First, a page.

The Role of African American Folk Beliefs in the Modern Therapeutic Process
Clinical Psychology: Science and Practice
In response to a need for more cultural competency in indigenous practices, this article examines folk beliefs and healing practices in African American culture from theoretical, clinical, and practical perspectives. Four empirically derived culture‐specific factors—spirituality, ritual, power of words, and dreams—are presented as themes often embedded in African American clients’ narratives. A clinical case example illustrates the use of narrative therapy as an approach in therapy with a depressed client who subscribes to a folk belief system. Finally, interview questions and suggestions are given concerning how to better incorporate African American folk beliefs and healing practices in counseling and psychotherapy.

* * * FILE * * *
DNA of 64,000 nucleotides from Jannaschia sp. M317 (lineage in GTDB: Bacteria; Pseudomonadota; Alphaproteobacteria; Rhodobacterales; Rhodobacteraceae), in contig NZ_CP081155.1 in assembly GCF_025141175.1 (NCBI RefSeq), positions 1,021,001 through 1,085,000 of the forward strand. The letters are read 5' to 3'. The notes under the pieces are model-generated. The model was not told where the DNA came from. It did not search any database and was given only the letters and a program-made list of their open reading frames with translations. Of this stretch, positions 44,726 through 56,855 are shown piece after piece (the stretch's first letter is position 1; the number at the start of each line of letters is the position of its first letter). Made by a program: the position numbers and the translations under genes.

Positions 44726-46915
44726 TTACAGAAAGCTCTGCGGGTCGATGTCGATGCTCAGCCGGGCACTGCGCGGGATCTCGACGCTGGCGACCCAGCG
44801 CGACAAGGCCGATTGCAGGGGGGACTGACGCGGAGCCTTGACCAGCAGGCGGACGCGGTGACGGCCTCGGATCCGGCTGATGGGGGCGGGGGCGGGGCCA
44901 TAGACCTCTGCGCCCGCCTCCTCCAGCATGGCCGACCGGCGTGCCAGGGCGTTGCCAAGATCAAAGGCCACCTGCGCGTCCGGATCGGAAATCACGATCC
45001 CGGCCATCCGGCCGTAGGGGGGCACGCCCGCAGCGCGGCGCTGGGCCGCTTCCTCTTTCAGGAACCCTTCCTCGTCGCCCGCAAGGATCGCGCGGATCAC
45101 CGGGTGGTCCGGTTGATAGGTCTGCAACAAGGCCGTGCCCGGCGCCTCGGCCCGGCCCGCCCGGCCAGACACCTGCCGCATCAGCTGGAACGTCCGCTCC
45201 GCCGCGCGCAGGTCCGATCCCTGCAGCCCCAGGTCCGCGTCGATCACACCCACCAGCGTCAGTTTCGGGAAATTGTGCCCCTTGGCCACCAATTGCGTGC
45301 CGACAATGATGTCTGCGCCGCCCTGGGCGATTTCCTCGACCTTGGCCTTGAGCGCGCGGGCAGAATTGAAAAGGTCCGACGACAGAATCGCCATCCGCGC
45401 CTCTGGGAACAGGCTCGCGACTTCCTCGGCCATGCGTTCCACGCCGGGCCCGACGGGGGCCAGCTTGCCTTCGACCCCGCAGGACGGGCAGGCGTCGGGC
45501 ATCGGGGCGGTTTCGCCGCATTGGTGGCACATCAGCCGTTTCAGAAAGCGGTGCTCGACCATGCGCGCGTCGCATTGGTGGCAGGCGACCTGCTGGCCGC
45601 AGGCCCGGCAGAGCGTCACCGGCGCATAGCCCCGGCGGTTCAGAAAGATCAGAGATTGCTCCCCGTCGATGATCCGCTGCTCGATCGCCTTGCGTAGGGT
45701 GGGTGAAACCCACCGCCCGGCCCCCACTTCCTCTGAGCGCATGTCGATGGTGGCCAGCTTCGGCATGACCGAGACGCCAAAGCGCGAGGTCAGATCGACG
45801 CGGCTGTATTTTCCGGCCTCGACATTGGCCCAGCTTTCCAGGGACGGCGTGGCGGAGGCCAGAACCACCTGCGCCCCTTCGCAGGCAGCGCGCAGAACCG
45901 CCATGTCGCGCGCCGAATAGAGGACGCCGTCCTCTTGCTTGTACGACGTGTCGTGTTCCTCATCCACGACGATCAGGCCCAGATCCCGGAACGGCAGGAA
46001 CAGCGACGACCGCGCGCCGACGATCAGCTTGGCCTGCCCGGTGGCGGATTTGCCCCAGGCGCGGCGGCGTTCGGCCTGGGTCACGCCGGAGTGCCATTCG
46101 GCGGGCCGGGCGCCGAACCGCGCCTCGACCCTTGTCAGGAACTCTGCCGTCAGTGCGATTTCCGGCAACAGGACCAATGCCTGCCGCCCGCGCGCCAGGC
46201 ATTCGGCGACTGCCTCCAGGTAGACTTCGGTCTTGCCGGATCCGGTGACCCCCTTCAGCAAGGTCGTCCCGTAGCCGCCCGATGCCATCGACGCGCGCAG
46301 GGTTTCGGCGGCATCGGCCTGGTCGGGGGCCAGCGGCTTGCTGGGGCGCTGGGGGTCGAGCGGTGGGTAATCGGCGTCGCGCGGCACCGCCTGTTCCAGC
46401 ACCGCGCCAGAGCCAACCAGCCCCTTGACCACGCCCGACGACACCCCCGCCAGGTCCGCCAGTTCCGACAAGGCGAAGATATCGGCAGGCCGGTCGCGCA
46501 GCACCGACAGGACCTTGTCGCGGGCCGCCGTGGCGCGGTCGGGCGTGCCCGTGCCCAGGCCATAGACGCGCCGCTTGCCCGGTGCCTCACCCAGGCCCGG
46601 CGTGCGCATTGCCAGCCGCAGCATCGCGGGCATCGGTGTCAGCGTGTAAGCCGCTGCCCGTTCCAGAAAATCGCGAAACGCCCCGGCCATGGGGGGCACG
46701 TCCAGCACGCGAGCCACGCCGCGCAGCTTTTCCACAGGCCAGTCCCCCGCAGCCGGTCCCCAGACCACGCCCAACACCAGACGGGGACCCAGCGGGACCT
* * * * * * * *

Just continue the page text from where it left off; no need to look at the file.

Parks, Fayth M..
"The Role of African American Folk Beliefs in the Modern Therapeutic Process."
Clinical Psychology: Science and Practice, 10 (4): 456-467: Wiley.
doi: https://doi.org/10.1093/clipsy.bpg046 source: https://onlinelibrary.wiley.com/doi/10.1093/clipsy.bpg046